Empowering rural women through the ‘Umeed’ scheme

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Empowering rural women through the ‘Umeed’ scheme

Thursday, 09 May 2024 | Manima Akhtar

Empowering rural women through the ‘Umeed’ scheme

Despite its success in empowering many women, this scheme’s benefits are still not fully accessible to all in the region

In remote villages of Jammu and Kashmir, a silent revolution is underway as these regions are witnessing women coming out of their houses to explore the avenues of self-employment through the ‘Umeed Scheme’ - Jammu and Kashmir State Rural Livelihood Mission (JKRLM). This transformative initiative aims to reach out to 66% of the rural population across the erstwhile 125 blocks, linking them to sustainable livelihood opportunities and nurturing them till they come out of poverty and enjoy a decent quality of life.

In December last year, Mission Director JKRLM, Indu Kanwal Chib, while sharing the JKRLM Vision 2024-30 informed that JKRLM has successfully federated 725,000 women and formed 87,000 self-help groups (SHGs) across the Union Territory of J&K. These SHGs are working in various areas such as livelihood, financial inclusion, gender and social inclusion and other related fields. However, certain rural pockets remain unaware of this significant scheme, lacking comprehensive knowledge to capitalise on its benefits. One such area is Baila village in Mandi Tehsil of the border district Poonch, which is located approximately 230 kilometres from Jammu city.

Although the scheme has been operational in the nearby Mandi tehsil since 2016, its reach in Baila village remains limited. When asked about the ‘Umeed Scheme’, the response from the women of this remote village was a unanimous lack of awareness. When they were informed about the benefits of the scheme, they expressed eagerness to understand its workings, underscoring its importance for including women in the workforce and towards their economic freedom.

In this context, Matina Akhtar, an 18-year-old resident of Baila, shared her perspective: “Despite living just two kilometres away from Mandi, we remain unaware of this scheme. There is this wide gap between secluded corners of our country and the development schemes. This gap leaves us, women from remote areas, bereft of its advantages. We only learn about it when the scheme is on the verge of closure. Our remoteness is the reason why we haven’t received any information about this scheme. How are we supposed to engage with it if we’re in the dark?”

“When I needed funds for my grocery store, I was short on cash. So, I resorted to selling some wood from my house to procure materials. Had I known about this scheme earlier, I wouldn’t have sold those timbers,” lamented 37-year-old Farida Akhtar from the same village.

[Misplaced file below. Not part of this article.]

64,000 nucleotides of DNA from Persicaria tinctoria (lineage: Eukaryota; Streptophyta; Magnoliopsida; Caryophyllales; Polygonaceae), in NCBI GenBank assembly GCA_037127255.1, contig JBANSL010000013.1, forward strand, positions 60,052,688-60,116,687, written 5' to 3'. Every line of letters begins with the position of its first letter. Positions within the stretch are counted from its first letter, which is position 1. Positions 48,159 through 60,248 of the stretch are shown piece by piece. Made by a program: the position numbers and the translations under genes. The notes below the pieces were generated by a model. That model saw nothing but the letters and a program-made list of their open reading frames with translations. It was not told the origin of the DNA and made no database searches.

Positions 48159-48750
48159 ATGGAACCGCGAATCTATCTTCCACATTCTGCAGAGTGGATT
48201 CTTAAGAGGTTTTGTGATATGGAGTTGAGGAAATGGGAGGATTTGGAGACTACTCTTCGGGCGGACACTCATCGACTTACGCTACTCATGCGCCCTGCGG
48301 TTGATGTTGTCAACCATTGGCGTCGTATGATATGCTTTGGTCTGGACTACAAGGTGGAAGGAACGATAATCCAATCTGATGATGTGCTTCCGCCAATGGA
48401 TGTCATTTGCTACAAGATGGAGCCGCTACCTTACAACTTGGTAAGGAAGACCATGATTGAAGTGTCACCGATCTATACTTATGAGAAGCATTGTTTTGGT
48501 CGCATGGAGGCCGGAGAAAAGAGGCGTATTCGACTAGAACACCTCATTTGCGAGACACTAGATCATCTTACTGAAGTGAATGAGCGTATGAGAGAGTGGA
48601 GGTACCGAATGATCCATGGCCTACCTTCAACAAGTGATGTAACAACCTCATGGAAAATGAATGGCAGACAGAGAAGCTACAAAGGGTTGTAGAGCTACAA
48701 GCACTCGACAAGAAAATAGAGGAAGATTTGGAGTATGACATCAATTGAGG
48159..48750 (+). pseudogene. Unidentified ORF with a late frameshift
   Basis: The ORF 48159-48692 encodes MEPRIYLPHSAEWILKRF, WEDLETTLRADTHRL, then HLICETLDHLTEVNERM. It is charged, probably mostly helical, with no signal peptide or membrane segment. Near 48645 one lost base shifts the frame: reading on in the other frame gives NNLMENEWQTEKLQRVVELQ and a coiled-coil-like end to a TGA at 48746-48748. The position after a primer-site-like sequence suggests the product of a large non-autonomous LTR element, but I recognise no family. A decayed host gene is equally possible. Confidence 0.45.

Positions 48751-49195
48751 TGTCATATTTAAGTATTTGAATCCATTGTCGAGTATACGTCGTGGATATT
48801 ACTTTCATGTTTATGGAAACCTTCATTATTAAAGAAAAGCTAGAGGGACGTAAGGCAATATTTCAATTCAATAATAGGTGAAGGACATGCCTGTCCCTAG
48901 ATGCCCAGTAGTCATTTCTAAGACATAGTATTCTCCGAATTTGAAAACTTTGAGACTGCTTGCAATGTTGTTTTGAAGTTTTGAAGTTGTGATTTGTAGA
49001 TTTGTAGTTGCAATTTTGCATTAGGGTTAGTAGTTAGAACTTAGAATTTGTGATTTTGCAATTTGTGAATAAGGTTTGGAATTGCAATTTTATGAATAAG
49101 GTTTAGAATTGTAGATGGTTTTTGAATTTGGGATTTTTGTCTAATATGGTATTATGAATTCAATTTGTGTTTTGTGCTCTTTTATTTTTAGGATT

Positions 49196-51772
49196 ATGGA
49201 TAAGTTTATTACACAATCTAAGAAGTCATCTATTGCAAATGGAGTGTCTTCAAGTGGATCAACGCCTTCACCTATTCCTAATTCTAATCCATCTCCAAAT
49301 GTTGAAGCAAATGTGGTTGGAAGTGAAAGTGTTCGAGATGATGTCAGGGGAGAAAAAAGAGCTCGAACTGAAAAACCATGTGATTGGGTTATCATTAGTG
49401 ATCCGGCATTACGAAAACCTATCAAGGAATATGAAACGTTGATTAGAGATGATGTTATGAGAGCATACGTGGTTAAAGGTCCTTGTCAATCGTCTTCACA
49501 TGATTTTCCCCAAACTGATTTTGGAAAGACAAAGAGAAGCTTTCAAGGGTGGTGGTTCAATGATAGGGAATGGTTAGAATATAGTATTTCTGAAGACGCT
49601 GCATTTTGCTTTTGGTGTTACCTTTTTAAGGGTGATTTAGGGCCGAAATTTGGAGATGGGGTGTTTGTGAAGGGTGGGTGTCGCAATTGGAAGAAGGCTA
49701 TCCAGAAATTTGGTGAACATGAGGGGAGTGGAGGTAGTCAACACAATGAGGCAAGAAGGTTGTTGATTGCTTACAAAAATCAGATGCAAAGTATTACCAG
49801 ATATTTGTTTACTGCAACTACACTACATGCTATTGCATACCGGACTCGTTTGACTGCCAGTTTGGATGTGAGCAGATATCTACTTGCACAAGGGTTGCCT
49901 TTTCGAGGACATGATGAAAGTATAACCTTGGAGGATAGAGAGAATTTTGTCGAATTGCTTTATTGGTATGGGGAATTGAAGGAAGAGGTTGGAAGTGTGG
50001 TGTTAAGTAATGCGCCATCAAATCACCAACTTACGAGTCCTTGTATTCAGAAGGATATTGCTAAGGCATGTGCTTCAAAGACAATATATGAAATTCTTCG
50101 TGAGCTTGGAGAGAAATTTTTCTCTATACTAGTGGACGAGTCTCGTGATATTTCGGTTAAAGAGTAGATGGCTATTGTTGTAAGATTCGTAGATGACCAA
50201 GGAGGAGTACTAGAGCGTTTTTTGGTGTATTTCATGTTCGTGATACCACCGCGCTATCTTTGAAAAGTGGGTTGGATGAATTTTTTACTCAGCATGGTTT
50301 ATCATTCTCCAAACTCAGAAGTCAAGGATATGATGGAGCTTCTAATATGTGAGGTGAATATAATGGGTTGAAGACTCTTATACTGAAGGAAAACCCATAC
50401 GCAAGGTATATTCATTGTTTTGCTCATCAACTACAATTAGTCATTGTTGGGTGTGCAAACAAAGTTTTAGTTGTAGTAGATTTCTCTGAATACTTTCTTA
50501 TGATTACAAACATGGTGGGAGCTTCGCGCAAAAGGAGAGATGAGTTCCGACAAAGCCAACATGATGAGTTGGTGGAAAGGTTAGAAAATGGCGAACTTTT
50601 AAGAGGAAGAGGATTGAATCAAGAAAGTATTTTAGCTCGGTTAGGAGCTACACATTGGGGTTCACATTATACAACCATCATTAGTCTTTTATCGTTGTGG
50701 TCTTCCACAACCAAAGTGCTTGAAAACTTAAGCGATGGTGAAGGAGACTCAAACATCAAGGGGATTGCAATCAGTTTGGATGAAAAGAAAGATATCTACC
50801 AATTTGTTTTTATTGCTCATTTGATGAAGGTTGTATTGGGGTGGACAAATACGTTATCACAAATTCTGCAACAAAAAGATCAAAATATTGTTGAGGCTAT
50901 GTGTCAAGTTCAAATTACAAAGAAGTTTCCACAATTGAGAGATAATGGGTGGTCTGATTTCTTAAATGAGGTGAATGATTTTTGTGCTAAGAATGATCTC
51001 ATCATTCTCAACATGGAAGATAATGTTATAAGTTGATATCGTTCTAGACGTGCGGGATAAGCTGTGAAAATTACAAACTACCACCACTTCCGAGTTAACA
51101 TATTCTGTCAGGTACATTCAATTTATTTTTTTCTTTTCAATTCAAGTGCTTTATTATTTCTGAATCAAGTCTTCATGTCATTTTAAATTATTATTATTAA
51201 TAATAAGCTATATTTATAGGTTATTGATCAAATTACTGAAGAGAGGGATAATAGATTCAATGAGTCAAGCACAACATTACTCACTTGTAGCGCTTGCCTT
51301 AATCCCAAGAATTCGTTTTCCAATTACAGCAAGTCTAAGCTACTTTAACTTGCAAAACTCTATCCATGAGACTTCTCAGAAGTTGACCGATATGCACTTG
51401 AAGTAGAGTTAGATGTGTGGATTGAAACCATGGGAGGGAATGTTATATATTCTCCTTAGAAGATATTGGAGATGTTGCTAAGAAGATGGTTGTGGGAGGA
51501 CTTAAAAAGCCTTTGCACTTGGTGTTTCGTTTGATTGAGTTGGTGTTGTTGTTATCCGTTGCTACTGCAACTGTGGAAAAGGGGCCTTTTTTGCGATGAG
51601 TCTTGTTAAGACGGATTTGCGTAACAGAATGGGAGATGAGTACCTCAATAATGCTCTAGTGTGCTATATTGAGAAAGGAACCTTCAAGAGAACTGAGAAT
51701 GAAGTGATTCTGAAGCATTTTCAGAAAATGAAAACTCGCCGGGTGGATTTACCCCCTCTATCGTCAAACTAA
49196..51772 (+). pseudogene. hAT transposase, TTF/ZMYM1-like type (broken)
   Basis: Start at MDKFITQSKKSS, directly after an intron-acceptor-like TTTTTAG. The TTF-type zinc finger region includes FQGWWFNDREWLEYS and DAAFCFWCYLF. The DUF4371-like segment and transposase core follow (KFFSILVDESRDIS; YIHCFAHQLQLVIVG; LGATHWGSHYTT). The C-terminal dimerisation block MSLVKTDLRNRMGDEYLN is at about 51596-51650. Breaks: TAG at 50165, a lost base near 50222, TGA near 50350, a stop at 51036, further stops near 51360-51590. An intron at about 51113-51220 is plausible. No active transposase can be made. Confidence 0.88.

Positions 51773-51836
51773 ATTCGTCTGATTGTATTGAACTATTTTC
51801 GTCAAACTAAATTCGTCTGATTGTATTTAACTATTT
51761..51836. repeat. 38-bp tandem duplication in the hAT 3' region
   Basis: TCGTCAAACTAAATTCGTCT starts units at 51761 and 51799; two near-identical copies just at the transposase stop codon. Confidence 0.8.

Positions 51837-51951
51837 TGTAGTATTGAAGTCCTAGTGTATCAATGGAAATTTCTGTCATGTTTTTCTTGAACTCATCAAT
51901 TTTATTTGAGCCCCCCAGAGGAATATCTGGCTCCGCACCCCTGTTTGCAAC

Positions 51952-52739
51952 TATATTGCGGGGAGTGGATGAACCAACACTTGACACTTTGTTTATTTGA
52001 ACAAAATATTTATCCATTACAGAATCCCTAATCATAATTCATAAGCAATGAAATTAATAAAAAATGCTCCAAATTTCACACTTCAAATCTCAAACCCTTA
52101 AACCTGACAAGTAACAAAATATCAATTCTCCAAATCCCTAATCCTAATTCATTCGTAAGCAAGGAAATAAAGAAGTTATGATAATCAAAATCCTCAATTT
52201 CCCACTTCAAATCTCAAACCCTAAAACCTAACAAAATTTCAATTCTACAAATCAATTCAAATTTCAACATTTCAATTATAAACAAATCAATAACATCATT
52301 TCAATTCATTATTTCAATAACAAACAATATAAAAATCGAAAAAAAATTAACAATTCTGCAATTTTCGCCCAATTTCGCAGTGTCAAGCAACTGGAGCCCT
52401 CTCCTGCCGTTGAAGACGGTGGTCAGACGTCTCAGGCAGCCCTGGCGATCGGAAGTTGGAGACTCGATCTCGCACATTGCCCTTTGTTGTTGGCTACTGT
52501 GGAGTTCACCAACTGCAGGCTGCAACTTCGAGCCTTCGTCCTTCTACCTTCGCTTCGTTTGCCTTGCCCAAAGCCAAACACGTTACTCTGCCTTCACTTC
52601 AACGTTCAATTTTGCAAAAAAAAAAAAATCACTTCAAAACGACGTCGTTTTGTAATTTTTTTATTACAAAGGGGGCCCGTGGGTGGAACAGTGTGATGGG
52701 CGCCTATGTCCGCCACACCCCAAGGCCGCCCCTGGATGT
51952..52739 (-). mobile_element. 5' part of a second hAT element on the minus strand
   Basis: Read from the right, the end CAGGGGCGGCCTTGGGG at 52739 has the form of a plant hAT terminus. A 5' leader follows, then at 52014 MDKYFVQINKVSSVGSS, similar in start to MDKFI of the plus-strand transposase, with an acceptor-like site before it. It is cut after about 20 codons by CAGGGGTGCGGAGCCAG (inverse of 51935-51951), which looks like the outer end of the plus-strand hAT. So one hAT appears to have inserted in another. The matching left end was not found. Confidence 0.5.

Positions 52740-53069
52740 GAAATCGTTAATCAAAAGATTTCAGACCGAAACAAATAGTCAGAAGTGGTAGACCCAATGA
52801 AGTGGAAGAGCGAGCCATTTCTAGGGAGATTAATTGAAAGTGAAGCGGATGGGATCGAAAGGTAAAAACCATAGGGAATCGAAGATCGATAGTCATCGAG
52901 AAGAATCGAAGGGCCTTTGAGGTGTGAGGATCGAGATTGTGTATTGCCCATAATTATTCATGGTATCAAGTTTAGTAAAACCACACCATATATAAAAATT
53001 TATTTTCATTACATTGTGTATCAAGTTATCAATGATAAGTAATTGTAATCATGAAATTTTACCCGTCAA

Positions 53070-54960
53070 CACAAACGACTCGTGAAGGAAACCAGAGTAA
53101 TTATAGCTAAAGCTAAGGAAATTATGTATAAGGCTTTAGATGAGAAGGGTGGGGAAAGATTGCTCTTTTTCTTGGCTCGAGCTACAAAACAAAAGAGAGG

When asked “If they have awareness about any scheme?” resident Zareena Akhtar, aged 23, responded that within their community, the only scheme recognised is the Anganwadi Scheme (ICDS), highlighting a significant gap in knowledge and accessibility to Governmental initiatives beyond this singular program.

There is also a lot of fear among the people of the village as well - both women and men. They have the fear of failure - what if they will not succeed in their endeavour? Salma Akhtar, 19, from Baila, confirms the notion. She expressed fears about potential repercussions and uncertainties associated with loan acquisition under the scheme.

There is a need to dispel the apprehensions lingering in the hearts of these women and endeavour to convey to them that this scheme is not a threat, but rather a boon. They need to be assured that this initiative can usher positive transformations into their lives. They must be made aware that this scheme is tailored specifically for women and designed to work towards their financial freedom.

According to Naima Akhtar, the Cluster Head of the Umeed Scheme in Mandi Tehsil, the Government has allocated decent funding under this scheme for women to benefit from it. “I urge other women who may be unaware of this scheme to join us. Numerous individuals, both men and women, in the Mandi Loren area have secured rewarding opportunities through this Scheme. They are sustaining their households without needing to engage in manual labor.

Regrettably, the women of Baila remain oblivious to this exceptional program. Meanwhile, women from other regions are harnessing its benefits, propelling themselves up the ladder of progress. They are not only achieving financial independence but also cultivating self-reliance. This brings hope for a transformative change in the lives of the women of Baila.”

(The author is grassroots writer from Poonch, J&K; views are personal. Charkha Features)

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